If you investigate the contents of Black Bear scat this time of year, you may well find nothing but chunks of digested and semi-digested apple (pictured). For several weeks before hibernation begins bears spend their days and nights foraging for food that will sustain them through the coming months (“hyperphagia”). Fermenting apples lying on the ground are accessible and very popular with bears; hence, many scats contain them.
There have been anecdotal reports over the years of Black Bears stumbling around as if inebriated, and it is often assumed that this behavior is the result of their having consumed fermenting fruit, such as apples. Waxwings, robins and other species of birds are known to get drunk (and even die) from fermented crab apples, mountain ash and blackberries, but it’s highly unlikely that bears follow suit.
For one thing, the pH of a bear’s stomach is around 3.5 – slightly more acidic than yeast can tolerate. In addition, the time it takes for a Black Bear to digest food is typically far less time than yeast would need to convert sugar into alcohol. Lastly, size would play a large role in an animal’s ability to become intoxicated. It would take hundreds of apples consumed at their peak level of fermentation to make even a small, young Black Bear even slightly tipsy.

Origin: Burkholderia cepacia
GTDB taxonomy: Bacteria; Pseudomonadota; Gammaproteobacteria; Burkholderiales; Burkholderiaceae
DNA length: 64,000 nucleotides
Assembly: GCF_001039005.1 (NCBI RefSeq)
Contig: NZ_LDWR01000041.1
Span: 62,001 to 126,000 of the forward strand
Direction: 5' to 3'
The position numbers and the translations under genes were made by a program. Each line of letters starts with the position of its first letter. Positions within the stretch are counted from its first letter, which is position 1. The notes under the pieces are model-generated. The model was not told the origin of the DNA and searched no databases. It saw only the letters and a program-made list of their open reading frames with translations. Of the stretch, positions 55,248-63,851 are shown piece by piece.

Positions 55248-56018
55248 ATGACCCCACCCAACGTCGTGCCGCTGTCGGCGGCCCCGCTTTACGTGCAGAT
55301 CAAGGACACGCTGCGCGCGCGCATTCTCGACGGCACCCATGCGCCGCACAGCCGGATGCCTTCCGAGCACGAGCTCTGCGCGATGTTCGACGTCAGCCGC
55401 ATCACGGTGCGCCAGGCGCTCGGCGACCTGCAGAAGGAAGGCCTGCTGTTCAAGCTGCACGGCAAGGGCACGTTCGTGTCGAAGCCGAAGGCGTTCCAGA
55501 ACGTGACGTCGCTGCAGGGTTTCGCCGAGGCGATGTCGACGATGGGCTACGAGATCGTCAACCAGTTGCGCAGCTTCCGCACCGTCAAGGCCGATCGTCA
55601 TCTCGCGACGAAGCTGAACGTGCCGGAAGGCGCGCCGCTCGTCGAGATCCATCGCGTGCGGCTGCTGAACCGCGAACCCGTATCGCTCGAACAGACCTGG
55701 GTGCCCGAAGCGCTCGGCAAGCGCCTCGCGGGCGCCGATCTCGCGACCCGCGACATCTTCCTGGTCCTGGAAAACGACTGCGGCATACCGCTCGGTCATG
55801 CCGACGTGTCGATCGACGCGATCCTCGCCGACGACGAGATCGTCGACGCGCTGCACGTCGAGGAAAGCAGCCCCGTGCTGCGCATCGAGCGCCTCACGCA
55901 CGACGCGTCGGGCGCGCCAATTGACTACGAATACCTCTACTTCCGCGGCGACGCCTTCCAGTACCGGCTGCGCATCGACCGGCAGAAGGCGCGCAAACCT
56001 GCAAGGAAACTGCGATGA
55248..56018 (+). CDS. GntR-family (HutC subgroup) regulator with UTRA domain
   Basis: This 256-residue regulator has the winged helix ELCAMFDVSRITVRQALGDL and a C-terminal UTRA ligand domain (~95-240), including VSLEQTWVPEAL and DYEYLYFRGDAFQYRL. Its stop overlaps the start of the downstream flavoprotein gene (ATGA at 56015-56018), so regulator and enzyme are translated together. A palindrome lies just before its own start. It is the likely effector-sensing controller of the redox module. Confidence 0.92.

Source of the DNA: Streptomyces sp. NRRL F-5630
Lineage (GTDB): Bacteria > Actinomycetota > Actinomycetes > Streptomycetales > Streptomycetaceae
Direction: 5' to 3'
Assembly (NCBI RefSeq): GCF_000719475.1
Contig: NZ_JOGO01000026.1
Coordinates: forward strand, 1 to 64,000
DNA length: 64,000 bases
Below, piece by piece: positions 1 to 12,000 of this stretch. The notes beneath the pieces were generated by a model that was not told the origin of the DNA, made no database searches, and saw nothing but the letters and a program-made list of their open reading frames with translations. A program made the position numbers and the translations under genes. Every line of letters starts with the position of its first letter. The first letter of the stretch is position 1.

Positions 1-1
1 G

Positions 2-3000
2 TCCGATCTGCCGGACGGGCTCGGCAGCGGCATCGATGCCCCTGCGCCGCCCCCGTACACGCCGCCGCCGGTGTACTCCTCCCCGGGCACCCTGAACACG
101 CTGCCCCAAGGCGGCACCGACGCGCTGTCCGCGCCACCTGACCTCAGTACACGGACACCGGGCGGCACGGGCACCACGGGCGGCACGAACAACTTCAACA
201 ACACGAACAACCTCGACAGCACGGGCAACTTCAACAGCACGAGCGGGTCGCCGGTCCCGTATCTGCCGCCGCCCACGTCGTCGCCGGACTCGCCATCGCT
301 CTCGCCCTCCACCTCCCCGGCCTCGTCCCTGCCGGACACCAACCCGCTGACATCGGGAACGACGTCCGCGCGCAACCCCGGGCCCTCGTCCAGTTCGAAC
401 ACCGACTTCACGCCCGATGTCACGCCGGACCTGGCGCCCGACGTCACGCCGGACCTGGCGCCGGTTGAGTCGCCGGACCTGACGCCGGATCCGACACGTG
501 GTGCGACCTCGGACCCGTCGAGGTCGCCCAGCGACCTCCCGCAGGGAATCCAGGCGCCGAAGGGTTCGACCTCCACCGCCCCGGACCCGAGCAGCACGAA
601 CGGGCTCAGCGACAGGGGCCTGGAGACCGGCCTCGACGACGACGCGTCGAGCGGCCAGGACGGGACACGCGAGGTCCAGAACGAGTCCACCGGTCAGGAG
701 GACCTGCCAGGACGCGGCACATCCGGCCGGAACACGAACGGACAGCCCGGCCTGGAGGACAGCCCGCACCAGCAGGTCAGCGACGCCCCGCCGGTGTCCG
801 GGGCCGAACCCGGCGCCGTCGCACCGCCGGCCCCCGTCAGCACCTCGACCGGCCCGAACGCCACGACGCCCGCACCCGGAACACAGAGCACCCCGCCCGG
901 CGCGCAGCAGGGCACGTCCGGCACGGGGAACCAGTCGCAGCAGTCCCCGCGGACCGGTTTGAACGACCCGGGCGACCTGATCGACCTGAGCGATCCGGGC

If you see a Black Bear stumbling and acting strange it may well be because it is sleepy or perhaps sick, but probably not drunk. However, until researchers test the blood alcohol level of a bear that’s exhibited this behavior, no–one can say for sure what caused it.
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